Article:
Letter of the Day | Forge strategic university alliances
THE EDITOR, Sir:
The Gleaner of Saturday, September 8, 2018, reported the following:
"President of the Private Sector Organisation of Jamaica (PSOJ) Howard Mitchell has expressed his disappointment with The University of the West Indies (UWI), charging that the institution has failed to build and elevate the business class through research and development.
'I am disappointed that The UWI is not providing the data-control techniques, the data-management techniques, and the data-manipulation and analysis techniques that our business people so sadly lack, and our private sector is held back because we do not have, to a great extent, that talent internally,' said Mitchell in his keynote address to the Rotary Club of New Kingston breakfast meeting at the Altamont Court Hotel, St Andrew, yesterday."
I have to agree with Mitchell.
The fairly glaring shortcomings that he has fingered extend well beyond the fields of study which he specifically named at UWI. Perhaps one solution is to emulate what South Korea, Dubai, the United Arab Emirates, Singapore etc. have managed to do. They have encouraged and facilitated their best universities to forge close structural/organic linkages
with some premier academic institutions at the heart of robust economies in the United Kingdom, United States, Holland, Germany and Japan.
Consider Singapore. In 2009, National University of Singapore (NUS) President Tan Chorh Chuan first floated the concept of a joint liberal arts college with Yale at the World Economic Forum in Davos, during a private meeting with Richard Levin, president of Yale.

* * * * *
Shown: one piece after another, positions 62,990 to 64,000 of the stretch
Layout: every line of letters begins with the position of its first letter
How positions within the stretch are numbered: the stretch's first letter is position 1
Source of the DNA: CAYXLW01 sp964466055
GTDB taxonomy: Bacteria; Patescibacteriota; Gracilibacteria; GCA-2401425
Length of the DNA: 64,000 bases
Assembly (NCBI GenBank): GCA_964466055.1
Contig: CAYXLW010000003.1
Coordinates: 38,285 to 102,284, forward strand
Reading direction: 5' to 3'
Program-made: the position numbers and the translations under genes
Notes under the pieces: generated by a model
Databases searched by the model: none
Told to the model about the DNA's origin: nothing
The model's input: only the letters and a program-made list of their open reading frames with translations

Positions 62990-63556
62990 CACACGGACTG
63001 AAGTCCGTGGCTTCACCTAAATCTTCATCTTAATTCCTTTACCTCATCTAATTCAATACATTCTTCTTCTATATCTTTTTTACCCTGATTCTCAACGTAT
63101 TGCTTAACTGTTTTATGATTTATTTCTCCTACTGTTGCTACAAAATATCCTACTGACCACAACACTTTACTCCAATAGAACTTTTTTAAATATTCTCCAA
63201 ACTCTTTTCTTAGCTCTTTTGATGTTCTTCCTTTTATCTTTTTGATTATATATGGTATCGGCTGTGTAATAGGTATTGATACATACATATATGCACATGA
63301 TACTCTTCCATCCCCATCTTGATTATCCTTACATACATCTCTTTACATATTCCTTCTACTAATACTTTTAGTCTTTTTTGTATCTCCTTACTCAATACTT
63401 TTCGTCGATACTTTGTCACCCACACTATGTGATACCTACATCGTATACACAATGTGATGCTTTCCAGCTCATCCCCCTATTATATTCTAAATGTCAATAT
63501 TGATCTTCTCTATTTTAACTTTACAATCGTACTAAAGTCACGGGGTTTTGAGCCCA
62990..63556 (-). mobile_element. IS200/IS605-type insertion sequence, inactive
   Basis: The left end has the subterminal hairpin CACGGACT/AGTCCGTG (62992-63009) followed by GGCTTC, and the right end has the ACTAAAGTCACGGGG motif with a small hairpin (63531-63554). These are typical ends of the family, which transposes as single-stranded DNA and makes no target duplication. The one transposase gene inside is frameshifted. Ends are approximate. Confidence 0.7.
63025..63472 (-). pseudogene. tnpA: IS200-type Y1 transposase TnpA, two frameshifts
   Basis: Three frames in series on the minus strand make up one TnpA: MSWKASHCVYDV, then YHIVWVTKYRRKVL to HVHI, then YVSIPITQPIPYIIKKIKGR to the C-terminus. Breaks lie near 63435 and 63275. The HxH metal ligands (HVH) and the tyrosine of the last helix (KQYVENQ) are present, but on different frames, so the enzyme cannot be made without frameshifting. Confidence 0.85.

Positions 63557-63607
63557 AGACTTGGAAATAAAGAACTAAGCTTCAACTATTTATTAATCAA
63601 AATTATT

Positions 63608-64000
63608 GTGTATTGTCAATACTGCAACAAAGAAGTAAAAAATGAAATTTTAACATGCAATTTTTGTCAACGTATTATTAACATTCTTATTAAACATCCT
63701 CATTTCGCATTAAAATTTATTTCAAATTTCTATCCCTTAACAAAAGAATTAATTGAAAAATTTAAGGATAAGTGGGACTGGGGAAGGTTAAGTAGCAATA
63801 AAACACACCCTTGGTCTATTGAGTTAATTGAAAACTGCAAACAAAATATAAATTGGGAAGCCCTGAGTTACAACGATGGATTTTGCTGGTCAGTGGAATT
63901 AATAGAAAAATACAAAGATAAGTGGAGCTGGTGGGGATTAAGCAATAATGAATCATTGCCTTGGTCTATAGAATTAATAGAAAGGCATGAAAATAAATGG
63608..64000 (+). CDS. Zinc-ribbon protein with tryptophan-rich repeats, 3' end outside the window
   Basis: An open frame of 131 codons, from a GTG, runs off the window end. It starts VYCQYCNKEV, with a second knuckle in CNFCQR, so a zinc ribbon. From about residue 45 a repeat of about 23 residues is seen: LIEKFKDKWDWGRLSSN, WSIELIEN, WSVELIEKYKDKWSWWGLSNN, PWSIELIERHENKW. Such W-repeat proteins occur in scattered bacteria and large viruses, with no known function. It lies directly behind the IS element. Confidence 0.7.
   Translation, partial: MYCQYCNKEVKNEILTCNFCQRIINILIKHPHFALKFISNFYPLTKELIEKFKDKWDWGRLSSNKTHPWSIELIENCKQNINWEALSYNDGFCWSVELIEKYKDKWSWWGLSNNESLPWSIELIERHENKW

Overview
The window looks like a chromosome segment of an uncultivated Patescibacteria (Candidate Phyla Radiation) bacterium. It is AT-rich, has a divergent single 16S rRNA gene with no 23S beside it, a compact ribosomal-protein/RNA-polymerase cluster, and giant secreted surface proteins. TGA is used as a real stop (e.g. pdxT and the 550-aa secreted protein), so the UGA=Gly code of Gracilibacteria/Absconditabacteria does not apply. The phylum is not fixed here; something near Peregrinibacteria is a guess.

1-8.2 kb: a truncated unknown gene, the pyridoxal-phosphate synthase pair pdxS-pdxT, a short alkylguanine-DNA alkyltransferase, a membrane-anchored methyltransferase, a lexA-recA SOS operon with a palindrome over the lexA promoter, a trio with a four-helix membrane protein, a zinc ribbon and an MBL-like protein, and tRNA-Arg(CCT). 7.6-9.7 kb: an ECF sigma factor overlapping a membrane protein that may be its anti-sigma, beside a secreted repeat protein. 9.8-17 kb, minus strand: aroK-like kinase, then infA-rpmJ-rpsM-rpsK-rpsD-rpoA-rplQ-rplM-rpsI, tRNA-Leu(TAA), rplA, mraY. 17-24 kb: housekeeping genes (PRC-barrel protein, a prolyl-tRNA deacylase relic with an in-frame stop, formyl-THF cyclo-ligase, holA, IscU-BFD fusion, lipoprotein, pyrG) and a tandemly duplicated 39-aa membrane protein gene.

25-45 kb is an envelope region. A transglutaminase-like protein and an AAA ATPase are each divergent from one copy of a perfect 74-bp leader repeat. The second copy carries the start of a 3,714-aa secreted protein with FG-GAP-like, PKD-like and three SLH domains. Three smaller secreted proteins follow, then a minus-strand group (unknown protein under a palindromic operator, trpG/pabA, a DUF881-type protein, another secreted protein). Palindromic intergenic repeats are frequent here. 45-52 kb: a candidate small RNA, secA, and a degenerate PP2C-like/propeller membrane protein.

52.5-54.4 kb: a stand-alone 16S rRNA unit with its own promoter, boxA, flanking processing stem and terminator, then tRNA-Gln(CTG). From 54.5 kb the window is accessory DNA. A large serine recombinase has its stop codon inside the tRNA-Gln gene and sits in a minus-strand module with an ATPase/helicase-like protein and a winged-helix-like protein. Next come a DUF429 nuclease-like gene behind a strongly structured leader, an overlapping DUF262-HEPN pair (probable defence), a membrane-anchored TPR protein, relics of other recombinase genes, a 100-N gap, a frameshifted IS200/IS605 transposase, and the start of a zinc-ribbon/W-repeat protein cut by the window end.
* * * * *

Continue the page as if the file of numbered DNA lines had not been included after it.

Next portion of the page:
Within 18 months, Yale-NUS was neatly set up as a college within NUS. Upon graduation, 90 per cent of the 2017 graduating class of Yale-NUS were already placed in jobs offered by industry, commerce, engineering, agricultural development research, academia, banking, etc. Of course, behind all this was the visionary strategising of the late Lee Kuan Yew.
Closer home, A-QuEST, our college-advising group, has sought to place some of our nation's brightest young leaders in such places (Read: Alexia Davidson of Hampton).
One of my dreams is of our own UWI to forged a link with Princeton University to form an academically super-rigorous college named 'Princeton-UWI' to be located on the gorgeous campus of CASE near peaceful Port Antonio in Portland, Jamaica.
I think that such alliances are a way to efficiently go about retooling and tailoring the offerings of our local tertiary institutions to meet the pressing, cutting-edge human-resource demands of our times.
DENNIS A. MINOTT, PhD